Matt Towery

Oh, the irony that former President Jimmy Carter has claimed big headlines by saying that South Carolina Rep. Joe Wilson's "You lie!" outburst against Barack Obama during the president's speech last week was racially motivated.

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The irony stems partly from the timing of all this: Just days after the incident, Carter's former press secretary Jody Powell died. Perhaps more than any other Carter aide of yesteryear, Powell helped the Carter White House to conquer a Washington establishment that had a bias of its own against Southern politicians.

Nothing is harder for me to write about than Jimmy Carter. I grew up circulating among his closest aides while he was Georgia governor. I swelled with pride when he won the presidency. And even with my own career background of having written speeches for Mack Mattingly, the man who became Georgia's first Republican U.S. senator in a century, and of having done debate preparation work for Newt Gingrich, I've still been more willing than many to point out some of the positives from the Carter administration.

For example, Carter's fascination with technology helped push America to become enough of a technocracy that we can now take out al-Qaida leaders with unpiloted air drones. And it was Carter's continuation of the "conservative" policies of his two Republican predecessors to support the shah of Iran that led to the central failure of Carter's years as president -- the protracted holding of American hostages in Tehran.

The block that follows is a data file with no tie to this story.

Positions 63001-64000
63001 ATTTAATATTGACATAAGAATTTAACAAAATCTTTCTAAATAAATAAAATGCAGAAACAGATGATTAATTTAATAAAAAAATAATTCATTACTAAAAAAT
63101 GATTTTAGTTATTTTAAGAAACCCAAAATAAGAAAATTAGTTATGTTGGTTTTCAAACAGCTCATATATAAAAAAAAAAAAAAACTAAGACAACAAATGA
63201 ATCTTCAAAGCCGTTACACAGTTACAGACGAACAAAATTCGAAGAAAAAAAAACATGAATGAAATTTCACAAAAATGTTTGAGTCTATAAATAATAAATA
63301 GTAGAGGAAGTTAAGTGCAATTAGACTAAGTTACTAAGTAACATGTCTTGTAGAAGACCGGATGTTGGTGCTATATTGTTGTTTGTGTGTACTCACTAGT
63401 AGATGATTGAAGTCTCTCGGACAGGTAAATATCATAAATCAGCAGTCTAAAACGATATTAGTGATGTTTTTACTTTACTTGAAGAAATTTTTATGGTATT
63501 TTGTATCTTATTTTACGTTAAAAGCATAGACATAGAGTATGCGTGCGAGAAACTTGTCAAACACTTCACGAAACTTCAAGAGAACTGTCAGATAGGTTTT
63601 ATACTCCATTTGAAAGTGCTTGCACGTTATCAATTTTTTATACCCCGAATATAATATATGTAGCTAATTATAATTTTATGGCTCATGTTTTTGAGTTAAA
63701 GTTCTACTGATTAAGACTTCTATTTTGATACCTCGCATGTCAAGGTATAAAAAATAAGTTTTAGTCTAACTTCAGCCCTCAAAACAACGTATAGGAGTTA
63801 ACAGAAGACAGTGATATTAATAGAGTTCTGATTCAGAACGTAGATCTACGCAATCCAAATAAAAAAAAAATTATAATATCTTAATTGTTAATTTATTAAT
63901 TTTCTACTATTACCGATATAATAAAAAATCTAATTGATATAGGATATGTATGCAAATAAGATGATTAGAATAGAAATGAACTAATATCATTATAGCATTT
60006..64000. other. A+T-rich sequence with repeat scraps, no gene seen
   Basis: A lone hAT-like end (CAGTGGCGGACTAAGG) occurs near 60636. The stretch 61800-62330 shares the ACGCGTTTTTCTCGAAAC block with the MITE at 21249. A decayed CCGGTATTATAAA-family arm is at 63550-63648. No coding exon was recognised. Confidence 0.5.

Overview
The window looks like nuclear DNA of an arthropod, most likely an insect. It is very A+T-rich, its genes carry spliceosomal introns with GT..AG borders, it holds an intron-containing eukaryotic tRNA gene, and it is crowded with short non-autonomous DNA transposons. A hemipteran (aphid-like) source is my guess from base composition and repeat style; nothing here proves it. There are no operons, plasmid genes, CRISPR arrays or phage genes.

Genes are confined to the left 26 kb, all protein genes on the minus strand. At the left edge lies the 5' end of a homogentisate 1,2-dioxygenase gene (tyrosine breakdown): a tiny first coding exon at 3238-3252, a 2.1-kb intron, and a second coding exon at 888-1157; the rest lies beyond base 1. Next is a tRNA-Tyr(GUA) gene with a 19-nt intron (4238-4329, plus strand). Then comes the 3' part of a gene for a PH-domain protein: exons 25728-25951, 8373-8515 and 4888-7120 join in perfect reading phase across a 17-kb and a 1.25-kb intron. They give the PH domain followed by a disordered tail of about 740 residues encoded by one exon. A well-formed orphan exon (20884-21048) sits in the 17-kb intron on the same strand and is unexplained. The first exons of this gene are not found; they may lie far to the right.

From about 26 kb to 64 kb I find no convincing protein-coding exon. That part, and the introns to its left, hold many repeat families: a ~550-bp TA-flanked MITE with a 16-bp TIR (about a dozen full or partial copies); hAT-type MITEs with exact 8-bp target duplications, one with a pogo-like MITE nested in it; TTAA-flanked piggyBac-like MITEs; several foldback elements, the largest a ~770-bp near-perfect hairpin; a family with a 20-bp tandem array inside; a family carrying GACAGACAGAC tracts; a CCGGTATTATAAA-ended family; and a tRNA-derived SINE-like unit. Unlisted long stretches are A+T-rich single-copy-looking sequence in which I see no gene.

All of this notwithstanding, I'll confess that not in my wildest dreams did I ever guess that the Carter I've known since his days at the Georgia capitol building would become the champion lightning-rod ex-president of all American history.

Sometimes I wish he would have gotten these impulses out of his system by staging his own career comeback as a third-party presidential candidate, a la Teddy Roosevelt. Instead, Carter has become an unofficial -- and often unwanted -- emissary across the globe for every president who has followed him.

Now he has opened a can of worms that inevitably will spill disproportionate harm on Republicans, conservatives and the people of the same part of America that propelled him to the White House -- the Deep South.


Matt Towery

Matt Towery is a former National Republican legislator of the year and author of Powerchicks: How Women Will Dominate America.
 
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